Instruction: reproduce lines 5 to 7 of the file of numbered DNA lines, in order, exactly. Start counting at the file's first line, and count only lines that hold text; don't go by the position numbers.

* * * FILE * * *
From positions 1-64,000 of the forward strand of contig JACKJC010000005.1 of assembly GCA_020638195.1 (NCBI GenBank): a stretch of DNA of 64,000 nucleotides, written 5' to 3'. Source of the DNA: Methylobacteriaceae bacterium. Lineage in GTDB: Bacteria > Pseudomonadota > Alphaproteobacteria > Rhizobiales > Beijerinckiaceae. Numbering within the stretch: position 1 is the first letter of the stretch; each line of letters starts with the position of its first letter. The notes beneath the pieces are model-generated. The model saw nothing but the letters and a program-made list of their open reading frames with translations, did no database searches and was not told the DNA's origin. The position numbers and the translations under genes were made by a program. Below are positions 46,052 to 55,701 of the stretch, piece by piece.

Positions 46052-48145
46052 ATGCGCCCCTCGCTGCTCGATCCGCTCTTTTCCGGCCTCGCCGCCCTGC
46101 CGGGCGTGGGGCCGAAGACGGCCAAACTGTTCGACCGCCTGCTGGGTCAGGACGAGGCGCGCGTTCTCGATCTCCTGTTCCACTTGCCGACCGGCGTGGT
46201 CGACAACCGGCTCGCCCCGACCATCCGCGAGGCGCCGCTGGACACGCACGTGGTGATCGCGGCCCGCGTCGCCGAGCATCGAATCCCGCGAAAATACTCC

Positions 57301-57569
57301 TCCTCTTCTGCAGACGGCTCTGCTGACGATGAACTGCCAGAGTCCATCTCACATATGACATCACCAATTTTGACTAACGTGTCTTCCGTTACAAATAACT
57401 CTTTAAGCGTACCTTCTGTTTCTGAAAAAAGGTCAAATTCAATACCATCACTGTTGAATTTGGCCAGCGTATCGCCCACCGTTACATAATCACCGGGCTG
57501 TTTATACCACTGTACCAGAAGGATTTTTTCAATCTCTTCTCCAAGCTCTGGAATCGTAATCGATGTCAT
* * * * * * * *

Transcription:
46201 CGACAACCGGCTCGCCCCGACCATCCGCGAGGCGCCGCTGGACACGCACGTGGTGATCGCGGCCCGCGTCGCCGAGCATCGAATCCCGCGAAAATACTCC

Positions 57301-57569
57301 TCCTCTTCTGCAGACGGCTCTGCTGACGATGAACTGCCAGAGTCCATCTCACATATGACATCACCAATTTTGACTAACGTGTCTTCCGTTACAAATAACT